Performance Space 122, New York City

Production photo

A main image of Architecting is a grand cathedral, with smaller structures - a single building, a housing development, Margaret Mitchell's Tara - taking prominent places among the locations and subjects of discussions inhabited by the play's characters. The man-made structures, whether they be physical buildings or works of art, overcome the natural landscape, which in turn becomes a thing to be tamed - or a creature which, in the case of Hurricane Katrina, has destroyed the best laid plans of the country's inhabitants.

Produced with major collaborative effort (although still helmed by Rachel Chavkin's direction), perhaps it shouldn't surprise audiences that TEAM's latest work questions the nature of authorship and whether the auteur can create relevant work in today's world. With the emergence of social networking and meta-textuality as the birthing ground of innovative works (a recent New York Magazine article on Twitter pointed out how that website's creators view the sum of everyone's individual tweets and feeds create a larger piece through which a more accurate portrayal of society can be reached), Architecting points out the so called most perfect piece of architecture in the world is a building for which no single architect or author can be named.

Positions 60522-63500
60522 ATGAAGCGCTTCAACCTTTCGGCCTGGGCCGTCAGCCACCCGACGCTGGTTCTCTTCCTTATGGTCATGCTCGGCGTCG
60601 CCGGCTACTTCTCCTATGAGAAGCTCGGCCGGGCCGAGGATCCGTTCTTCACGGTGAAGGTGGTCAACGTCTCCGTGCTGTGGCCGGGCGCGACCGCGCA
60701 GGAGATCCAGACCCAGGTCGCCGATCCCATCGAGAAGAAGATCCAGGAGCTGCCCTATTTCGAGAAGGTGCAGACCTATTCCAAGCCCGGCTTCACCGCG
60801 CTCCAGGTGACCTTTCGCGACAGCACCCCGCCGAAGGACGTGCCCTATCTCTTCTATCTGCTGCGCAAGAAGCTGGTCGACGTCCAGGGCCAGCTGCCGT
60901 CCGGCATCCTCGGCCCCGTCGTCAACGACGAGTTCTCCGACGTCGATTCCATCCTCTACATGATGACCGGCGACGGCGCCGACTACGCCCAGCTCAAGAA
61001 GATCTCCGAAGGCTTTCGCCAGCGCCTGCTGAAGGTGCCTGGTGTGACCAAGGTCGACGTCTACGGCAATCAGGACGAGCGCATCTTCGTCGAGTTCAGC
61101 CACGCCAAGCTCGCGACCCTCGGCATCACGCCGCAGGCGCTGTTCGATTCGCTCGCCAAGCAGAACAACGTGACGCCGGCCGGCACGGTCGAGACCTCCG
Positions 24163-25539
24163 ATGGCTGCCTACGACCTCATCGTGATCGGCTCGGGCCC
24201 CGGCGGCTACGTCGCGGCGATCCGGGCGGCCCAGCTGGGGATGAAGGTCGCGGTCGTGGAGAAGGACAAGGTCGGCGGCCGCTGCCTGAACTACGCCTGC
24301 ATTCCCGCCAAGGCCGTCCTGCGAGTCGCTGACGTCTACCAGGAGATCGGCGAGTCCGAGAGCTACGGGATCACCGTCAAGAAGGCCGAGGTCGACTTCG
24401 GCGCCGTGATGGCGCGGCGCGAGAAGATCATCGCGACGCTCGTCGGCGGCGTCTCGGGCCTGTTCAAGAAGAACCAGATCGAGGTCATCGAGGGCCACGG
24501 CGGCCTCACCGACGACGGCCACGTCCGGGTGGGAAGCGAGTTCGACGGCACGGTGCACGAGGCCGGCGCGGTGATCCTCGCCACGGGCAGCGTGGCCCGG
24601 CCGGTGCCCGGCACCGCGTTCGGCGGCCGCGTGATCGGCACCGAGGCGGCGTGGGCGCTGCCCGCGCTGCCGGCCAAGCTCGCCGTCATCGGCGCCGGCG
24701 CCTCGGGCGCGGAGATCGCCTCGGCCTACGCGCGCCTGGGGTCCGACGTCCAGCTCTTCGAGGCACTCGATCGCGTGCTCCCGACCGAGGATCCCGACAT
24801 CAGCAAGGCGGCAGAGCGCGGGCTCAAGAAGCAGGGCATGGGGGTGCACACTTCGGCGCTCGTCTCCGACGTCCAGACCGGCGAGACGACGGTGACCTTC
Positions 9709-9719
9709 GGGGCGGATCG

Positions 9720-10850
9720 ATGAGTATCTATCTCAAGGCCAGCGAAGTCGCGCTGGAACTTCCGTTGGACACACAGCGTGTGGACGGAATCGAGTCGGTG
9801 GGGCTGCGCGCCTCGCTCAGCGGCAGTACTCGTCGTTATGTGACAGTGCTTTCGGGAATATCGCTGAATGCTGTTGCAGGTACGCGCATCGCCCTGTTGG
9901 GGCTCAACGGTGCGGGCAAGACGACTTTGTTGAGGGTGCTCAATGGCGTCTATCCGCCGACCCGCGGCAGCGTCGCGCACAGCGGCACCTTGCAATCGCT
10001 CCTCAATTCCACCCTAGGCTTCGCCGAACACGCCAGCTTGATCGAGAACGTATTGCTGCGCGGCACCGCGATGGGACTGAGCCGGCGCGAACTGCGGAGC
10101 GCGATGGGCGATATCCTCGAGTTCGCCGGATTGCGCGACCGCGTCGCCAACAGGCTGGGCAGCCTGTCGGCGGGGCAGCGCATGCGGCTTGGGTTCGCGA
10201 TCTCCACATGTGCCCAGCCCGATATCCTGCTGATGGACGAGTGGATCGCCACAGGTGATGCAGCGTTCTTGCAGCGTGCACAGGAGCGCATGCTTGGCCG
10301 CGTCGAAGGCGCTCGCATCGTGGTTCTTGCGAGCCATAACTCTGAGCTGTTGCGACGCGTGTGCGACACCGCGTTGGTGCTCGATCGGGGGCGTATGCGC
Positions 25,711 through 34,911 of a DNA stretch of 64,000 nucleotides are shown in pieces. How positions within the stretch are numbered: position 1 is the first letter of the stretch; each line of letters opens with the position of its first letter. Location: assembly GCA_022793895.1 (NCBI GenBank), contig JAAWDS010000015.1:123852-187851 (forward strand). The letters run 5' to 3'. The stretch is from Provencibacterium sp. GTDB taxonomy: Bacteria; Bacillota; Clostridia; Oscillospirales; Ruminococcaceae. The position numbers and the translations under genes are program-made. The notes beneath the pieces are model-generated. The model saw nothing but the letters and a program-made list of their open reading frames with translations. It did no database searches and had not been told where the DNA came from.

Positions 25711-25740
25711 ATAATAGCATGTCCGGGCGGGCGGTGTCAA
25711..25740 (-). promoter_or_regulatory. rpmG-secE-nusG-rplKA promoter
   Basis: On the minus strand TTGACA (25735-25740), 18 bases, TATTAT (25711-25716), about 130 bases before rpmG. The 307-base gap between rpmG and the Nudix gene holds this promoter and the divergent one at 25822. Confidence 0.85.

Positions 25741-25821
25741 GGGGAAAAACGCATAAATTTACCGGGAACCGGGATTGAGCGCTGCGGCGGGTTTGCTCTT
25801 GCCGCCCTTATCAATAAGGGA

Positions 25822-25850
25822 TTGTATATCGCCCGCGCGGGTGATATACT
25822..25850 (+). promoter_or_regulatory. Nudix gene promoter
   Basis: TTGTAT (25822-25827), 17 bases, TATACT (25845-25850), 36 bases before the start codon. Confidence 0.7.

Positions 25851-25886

Architecting is a dense work, with a storyline that defies linear description, but here is an attempt to provide just that: A woman's father dies and she goes to New Orleans to help fulfill his vision of a rebuilt neighborhood. She arrives in a bar to take shelter in a hurricane, and meets (along with a former Harvard professor and the local chanteuse) Margaret Mitchell. Meanwhile, a white Hollywood Producer decides the time has come to remake Gone with the Wind, and brings a black director with him to revitalize the story - with or without Ms. Mitchell's understanding and approval. The strength and humanity of "Peggy"'s manuscript, which the director has never before read, rehabilitates her description of a post-slavery Atlanta in his eyes, and he tries to make the film over in a way that displays her vision, rather than the sanitized version the white Hollywood exec thinks would sell better. While all this is going on, Scarlett O'Hara takes on a life of her own, and a white-trash girl heads to New Orleans (where the film is being shot) to try and prove that she is Scarlett, picking up an effeminate gas station attendant on her way and ultimately losing the competition to him. The woman whose father was rebuilding the neighborhood decides to preserve a single family home within the larger Phoenix development (which might still be in New Orleans, or may have moved in space and time to Atlanta, Georgia), and Margaret Mitchell writes a self-contained sequel wherein the son of the family who once owned the house returns and razes the family home to the ground in a final act to reclaim what was once his.

Sound complicated? It is. But Architecting is also a work of deep humanity and large questions, and TEAM once again proves they are not afraid to set out on an epic journey in their efforts to discover the real America. In the process, they bring out one of the greatest failings of the new, collaborative culture of live art - that once a performance is over, it is gone forever, and only by participating in art (and life) as it happens can one experience all the joy it has to offer.

Philip Fisher reviewed this production at the Barbican Pit

Reviewer: Rachel Lynn Brody

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